Three days after that, when a prison guard went to check on the prisoners, Bill pulled a false brick out of the wall of his cell, revealing a hand-dug hole behind the wall that had a revolver stashed in it. Bill drew the gun, killed the guard, and then orchestrated a fifteen-minute prison standoff, holding the guards off from his prison cell, shooting at anyone who peeked their heads around the corner. The terrified guards later testified that he was taunting them mercilessly, laughing like a madman, and, according to some versions, gobbling like a turkey every time he fired. This is weird, but I think it’s weird in a good way.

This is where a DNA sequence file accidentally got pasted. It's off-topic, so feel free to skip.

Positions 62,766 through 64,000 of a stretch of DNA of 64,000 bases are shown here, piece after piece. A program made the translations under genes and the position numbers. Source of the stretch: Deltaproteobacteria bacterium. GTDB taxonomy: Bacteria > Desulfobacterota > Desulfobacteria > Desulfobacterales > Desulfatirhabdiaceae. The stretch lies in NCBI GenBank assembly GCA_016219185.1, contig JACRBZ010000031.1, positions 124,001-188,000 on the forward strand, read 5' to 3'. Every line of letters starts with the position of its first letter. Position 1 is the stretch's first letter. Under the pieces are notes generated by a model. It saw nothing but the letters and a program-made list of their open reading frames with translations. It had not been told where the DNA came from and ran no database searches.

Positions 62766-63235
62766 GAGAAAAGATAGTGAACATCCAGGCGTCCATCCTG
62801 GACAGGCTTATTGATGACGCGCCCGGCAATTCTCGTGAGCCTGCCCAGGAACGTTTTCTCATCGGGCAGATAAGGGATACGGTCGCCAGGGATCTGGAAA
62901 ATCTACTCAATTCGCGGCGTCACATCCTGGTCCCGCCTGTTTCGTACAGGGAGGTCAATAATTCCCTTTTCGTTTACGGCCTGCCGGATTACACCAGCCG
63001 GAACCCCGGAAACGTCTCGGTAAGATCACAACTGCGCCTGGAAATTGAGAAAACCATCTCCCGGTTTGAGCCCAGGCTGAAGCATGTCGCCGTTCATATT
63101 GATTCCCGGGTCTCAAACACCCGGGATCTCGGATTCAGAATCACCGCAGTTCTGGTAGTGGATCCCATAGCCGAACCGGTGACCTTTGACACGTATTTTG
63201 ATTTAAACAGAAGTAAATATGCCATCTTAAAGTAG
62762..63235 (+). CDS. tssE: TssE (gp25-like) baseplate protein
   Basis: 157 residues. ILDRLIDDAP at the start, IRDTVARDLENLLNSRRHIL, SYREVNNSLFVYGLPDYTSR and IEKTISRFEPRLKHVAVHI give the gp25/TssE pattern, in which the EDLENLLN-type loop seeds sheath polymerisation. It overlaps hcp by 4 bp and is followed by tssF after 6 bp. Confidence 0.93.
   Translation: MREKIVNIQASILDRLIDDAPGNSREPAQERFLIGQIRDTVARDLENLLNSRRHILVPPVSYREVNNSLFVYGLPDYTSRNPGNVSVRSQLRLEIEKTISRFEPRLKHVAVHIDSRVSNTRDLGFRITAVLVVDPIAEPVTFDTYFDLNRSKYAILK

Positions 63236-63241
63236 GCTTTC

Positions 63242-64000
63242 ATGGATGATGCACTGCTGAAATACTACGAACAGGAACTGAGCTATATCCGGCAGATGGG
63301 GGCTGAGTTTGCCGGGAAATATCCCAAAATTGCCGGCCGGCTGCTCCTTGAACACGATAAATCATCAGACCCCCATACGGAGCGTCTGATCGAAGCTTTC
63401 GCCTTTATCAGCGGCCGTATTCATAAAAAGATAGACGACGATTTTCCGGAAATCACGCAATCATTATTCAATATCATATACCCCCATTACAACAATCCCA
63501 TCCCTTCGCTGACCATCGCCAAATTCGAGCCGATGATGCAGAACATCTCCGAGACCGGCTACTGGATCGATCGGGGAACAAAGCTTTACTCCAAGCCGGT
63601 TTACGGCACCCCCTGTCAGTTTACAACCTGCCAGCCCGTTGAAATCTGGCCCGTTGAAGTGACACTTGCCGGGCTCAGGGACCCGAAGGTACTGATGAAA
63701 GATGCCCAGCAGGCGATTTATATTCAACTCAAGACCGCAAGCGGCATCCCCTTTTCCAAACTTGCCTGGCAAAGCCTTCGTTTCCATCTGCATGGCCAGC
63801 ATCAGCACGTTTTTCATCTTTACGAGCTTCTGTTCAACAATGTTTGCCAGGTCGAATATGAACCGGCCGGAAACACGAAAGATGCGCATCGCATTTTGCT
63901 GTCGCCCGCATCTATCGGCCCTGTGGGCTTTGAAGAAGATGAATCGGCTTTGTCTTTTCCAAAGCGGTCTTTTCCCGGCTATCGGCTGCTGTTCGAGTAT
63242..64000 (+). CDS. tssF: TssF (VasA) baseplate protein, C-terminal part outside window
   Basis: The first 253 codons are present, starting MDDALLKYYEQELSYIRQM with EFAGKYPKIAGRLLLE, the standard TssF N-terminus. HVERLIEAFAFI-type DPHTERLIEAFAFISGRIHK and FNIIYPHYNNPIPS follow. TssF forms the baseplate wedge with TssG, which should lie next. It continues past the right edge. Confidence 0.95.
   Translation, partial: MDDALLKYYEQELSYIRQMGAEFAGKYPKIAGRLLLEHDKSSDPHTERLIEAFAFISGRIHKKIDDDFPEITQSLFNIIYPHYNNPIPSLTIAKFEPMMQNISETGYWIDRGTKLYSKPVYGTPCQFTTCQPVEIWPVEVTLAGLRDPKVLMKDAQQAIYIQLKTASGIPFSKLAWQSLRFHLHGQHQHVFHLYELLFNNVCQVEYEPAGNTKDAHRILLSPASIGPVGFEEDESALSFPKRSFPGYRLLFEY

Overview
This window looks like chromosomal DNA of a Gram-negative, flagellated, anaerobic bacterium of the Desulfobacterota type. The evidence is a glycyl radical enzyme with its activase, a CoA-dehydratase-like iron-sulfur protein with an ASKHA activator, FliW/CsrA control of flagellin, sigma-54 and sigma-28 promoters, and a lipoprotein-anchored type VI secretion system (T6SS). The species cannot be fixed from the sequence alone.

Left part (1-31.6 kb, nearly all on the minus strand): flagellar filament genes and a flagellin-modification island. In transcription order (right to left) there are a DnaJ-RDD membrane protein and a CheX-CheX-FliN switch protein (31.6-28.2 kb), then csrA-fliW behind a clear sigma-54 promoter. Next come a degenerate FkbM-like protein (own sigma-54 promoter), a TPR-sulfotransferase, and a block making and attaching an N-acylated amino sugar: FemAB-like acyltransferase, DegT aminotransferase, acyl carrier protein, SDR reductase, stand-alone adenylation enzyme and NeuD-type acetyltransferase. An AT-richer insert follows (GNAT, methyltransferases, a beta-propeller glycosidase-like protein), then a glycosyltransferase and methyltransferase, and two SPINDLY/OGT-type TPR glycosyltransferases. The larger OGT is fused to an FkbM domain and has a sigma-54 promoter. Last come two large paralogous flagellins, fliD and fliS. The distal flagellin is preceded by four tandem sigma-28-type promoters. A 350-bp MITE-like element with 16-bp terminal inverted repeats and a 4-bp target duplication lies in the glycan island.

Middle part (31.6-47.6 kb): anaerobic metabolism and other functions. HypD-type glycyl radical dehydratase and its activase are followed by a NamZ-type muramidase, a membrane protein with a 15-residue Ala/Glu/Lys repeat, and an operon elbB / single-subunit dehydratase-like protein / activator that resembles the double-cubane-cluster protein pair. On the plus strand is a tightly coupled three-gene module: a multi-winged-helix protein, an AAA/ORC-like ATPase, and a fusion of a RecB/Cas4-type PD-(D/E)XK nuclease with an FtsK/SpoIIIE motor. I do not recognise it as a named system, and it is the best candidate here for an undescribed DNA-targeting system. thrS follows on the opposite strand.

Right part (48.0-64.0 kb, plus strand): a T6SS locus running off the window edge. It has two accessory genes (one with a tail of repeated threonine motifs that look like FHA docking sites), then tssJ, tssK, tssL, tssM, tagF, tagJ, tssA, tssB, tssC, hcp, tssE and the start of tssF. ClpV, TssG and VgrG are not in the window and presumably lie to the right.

The situation was eventually diffused by a fellow inmate, Bill was convicted for a second murder, and on 17 March 1896 Cherokee Bill was executed at a well-attended public hanging. On his way out to the gallows, all he said to the crowd was, “This is about as good a day to die as any”. He was twenty years old.